One more close-up mum photo—a still-opening bloom, but much farther along than the bud of a couple of days ago. Mums seem so ordinary until you get up close. A lesson of nature and of humanity.
5.5×5″ acrylic on shade
I have to say, I’ve never painted on this kind of window shade before. (This is a shade sample from a major window covering company.) It has been inhabiting a desk drawer for a few years. In my cleaning-and-sorting phase, I brought a bunch of these up to my studio not knowing how I might use them. This time, I scraped acrylic paint in layers on the outstretched sample. I was going to take a second photo when it was folded back up again, but it doesn’t look that interesting when compressed (and also, it keeps unfolding back open!). So, let me know if you want your shades painted (ha!)!
Here is my second nostalgic photo of one of my old matchbox cars with trailer. This is the same horse trailer as yesterday being pulled by what I think might be a white mustang. It wasn’t really about the models of the cars for me, I just liked making towns and villages and ranches and worlds, and driving the cars pulling things like horse and motorcycle and boat trailers.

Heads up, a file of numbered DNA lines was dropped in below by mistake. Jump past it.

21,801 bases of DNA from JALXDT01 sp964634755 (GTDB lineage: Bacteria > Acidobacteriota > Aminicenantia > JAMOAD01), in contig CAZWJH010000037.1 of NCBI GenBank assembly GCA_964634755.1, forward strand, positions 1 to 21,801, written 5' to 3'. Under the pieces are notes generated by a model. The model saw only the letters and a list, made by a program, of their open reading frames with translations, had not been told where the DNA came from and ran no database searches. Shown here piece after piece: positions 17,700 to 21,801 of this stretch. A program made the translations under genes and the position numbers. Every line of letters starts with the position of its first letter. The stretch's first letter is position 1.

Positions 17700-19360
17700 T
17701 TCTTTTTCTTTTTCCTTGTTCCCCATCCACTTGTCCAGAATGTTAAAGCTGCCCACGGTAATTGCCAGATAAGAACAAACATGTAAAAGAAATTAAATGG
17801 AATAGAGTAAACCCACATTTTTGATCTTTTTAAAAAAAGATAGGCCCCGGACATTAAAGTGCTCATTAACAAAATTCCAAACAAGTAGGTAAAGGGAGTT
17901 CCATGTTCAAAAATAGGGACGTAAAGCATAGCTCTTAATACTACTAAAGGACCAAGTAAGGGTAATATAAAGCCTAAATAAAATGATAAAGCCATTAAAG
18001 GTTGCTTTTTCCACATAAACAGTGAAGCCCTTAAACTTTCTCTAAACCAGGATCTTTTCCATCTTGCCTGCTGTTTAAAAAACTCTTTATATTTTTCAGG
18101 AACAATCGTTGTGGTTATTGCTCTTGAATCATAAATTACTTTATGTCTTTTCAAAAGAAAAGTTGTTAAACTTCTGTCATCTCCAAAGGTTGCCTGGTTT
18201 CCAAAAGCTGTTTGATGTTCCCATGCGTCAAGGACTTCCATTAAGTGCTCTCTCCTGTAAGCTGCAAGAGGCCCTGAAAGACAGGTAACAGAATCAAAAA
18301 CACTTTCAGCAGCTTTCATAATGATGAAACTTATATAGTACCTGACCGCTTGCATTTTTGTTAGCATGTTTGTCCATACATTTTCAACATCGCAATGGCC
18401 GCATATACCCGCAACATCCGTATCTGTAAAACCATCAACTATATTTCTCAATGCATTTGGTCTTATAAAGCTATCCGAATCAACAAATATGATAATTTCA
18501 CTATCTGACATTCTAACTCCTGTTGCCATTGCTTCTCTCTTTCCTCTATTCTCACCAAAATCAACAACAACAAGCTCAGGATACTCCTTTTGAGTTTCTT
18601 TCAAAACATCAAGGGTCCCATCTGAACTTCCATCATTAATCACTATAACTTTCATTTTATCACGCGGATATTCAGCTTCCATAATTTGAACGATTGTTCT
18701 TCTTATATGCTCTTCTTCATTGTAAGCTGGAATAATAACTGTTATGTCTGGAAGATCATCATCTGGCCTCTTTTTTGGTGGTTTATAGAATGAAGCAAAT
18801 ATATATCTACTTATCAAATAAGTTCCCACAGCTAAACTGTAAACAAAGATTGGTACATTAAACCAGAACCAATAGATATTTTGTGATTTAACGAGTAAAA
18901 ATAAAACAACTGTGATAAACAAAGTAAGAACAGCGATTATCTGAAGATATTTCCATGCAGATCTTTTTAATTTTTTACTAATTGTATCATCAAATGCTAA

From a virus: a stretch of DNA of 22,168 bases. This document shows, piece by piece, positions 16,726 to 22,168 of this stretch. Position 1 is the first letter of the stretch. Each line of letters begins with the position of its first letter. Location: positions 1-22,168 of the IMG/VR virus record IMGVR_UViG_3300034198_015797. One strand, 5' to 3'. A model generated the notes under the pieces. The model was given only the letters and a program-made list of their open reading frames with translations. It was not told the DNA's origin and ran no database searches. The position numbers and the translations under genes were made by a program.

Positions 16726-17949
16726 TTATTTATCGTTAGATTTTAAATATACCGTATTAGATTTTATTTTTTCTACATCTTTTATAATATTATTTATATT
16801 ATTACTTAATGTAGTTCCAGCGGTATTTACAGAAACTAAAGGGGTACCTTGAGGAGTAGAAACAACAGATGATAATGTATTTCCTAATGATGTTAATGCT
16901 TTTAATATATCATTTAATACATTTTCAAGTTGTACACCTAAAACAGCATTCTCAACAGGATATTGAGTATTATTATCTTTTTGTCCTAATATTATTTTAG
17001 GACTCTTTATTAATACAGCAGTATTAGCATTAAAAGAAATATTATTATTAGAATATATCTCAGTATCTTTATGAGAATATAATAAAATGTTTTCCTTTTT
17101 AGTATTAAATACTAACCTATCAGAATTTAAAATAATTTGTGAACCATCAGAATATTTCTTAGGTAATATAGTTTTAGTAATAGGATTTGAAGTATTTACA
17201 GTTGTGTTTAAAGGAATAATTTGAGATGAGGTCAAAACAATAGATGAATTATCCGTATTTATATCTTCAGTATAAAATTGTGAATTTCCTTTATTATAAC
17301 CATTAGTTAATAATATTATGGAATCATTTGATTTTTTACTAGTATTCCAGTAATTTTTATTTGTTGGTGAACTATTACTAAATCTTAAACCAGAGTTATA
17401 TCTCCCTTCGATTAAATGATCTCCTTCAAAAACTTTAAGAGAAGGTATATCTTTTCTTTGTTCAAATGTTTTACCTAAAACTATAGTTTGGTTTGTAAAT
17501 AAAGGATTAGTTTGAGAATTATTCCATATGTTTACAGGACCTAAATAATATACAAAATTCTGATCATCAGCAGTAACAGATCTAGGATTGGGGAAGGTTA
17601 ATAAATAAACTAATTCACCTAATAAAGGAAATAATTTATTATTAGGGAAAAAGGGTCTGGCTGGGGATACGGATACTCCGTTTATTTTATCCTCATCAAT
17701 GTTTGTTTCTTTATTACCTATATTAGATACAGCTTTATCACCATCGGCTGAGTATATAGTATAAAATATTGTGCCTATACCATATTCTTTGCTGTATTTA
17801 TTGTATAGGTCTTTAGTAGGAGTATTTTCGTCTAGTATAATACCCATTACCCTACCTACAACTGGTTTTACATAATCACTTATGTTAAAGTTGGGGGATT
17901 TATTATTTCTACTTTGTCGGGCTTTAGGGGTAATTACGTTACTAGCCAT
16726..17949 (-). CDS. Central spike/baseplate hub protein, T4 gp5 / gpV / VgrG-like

Like every other young girl on the planet, it seems, I loved horses and really wanted my own horse. This (as well as the West family of western dolls and horses) was my way to live that in a very small way. That and very occasionally going to the stables nearby and riding a bit.
I used the “film grain” filter on this photo.
Today and tomorrow, I am posting a couple of photos I took of some old toys of mine. Some of my favorite toys growing up (at least for awhile) were matchbox cars. Today’s is a photo of the little horse trailer with two horses that I could pull behind a couple of different cars with hitches. I used the Adobe “dark strokes” filter with this photo to make it a little more interesting and “arty.” Ah, nostalgia.